Completely-reducible set

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A set $ M $ of linear operators on a topological vector space $ E $ with the following property: Any closed subspace in $ E $ that is invariant with respect to $ M $ has a complement in $ E $ that is also invariant with respect to $ M $. In a Hilbert space $ E $ any set $ M $ that is symmetric with respect to Hermitian conjugation is completely reducible. In particular, any group of unitary operators is a completely-reducible set. A representation $ \phi $ of an algebra (group, ring, etc.) $ A $ is called completely reducible if the set $ M = \{ {\phi (a) } : {a \in A } \} $ is completely reducible. If $ A $ is a compact group or a semi-simple connected Lie group (Lie algebra), any representation of $ A $ in a finite-dimensional vector space is completely reducible (the principle of complete reducibility).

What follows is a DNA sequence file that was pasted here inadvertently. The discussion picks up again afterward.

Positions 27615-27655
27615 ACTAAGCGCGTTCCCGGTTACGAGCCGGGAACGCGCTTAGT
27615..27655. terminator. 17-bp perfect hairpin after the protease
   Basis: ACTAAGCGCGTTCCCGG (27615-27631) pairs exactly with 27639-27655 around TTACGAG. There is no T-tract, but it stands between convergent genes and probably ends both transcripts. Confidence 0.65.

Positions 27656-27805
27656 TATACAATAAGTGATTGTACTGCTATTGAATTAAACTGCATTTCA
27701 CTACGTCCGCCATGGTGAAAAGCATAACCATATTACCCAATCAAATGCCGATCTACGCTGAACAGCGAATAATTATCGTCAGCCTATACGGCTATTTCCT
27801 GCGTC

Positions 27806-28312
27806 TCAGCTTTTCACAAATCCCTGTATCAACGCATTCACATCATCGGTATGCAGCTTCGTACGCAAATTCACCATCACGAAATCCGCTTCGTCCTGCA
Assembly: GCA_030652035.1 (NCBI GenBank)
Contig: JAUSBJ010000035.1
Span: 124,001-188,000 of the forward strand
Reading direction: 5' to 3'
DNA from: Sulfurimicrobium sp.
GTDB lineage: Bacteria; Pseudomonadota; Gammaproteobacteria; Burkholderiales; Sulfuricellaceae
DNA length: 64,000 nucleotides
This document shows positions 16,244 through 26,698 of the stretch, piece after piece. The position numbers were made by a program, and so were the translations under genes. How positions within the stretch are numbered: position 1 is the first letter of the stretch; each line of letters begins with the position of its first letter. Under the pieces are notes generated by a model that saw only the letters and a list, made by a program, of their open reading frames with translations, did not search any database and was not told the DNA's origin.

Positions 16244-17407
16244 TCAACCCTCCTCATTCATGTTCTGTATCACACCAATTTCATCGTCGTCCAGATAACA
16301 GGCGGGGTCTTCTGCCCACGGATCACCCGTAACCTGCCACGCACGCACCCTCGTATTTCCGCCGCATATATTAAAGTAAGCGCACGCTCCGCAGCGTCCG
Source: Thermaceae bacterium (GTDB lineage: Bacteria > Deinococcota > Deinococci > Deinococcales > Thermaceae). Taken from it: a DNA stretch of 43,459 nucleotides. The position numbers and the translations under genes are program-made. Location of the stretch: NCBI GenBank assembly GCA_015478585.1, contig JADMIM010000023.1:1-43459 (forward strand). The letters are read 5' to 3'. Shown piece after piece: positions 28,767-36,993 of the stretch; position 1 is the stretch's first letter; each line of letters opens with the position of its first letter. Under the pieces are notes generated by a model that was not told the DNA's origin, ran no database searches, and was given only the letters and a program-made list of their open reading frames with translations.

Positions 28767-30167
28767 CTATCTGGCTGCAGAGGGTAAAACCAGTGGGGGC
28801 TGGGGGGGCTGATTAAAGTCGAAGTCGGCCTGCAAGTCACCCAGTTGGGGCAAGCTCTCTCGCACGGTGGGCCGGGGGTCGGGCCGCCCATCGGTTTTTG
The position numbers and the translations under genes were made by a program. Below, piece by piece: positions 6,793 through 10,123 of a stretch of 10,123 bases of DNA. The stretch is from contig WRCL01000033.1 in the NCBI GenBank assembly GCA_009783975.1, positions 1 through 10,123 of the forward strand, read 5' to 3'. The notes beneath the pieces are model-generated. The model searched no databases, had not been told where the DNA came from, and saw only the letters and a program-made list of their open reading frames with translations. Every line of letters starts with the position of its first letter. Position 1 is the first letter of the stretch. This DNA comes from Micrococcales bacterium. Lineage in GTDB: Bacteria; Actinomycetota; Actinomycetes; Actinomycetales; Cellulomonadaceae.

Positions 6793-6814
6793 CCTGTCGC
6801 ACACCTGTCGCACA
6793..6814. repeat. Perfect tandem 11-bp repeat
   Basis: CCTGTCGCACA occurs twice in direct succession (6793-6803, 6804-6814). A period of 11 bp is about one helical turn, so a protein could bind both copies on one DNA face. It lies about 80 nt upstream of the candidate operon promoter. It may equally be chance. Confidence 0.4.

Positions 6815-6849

[1] D.P. Zhelobenko, "Compact Lie groups and their representations" , Amer. Math. Soc. (1973) (Translated from Russian)


The principle of complete reducibility is commonly referred to as Weyl's theorem (cf. [a1], Chapt. 2 Sect. 6).


[a1] J.E. Humphreys, "Introduction to Lie algebras and representation theory" , Springer (1972)
How to Cite This Entry:
Completely-reducible set. Encyclopedia of Mathematics. URL:
This article was adapted from an original article by D.P. Zhelobenko (originator), which appeared in Encyclopedia of Mathematics - ISBN 1402006098. See original article